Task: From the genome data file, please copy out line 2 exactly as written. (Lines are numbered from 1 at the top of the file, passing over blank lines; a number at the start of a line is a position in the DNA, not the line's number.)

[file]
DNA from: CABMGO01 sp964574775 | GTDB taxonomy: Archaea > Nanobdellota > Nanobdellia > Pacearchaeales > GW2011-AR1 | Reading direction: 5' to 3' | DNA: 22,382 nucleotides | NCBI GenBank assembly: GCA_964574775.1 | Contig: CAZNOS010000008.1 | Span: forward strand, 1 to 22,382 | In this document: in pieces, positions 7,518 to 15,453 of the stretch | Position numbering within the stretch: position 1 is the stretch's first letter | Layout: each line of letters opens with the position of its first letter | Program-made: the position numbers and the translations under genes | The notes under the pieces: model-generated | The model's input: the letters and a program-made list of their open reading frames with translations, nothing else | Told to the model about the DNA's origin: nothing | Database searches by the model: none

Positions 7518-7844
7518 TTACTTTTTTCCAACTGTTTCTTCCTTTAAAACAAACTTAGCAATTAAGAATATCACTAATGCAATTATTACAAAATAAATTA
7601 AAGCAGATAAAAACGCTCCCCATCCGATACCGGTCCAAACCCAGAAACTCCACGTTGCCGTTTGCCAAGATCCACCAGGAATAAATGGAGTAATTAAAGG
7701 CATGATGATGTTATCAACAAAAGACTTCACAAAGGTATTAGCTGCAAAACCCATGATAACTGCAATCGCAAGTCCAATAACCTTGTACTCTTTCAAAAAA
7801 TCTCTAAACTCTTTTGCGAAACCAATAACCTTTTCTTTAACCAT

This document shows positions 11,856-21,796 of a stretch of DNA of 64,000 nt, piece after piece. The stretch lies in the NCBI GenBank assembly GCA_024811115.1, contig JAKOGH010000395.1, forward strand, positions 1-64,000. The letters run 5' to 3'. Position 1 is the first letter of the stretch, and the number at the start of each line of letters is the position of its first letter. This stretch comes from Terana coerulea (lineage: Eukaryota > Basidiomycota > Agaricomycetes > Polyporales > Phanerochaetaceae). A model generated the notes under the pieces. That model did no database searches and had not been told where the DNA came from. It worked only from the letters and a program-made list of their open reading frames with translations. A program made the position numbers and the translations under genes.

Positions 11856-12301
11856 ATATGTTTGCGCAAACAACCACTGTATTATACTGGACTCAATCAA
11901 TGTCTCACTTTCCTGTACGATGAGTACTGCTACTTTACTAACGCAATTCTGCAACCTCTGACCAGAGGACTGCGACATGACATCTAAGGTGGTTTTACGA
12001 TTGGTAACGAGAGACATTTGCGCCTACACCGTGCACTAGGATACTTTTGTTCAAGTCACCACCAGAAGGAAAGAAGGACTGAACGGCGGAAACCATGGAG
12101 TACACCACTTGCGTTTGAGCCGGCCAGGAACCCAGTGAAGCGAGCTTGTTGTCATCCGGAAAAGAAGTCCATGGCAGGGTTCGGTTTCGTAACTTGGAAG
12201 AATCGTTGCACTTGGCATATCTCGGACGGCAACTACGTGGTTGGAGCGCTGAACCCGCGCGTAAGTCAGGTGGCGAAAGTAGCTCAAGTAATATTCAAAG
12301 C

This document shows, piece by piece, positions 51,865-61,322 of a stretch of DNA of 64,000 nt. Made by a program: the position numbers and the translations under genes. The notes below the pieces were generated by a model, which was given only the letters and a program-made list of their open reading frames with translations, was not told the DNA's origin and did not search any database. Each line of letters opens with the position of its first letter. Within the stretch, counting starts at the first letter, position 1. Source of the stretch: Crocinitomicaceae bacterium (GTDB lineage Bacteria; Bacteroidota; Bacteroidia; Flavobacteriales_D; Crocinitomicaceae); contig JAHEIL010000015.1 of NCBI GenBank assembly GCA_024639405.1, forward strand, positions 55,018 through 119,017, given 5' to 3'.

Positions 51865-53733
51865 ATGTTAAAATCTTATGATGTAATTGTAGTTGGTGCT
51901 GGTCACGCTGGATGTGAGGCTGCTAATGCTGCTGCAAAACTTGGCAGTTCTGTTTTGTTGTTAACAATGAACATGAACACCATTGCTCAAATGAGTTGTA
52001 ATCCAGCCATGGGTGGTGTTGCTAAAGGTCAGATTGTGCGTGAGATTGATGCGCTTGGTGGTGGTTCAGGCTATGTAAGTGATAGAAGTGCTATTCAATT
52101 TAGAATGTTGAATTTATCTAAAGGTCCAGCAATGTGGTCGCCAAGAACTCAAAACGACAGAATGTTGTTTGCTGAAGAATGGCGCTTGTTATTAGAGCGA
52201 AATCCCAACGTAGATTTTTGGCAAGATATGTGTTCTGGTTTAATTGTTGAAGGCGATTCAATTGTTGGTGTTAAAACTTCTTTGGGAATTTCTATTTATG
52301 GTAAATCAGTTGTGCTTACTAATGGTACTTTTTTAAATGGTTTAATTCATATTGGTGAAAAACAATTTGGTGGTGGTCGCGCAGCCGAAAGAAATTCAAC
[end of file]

Positions 7518-7844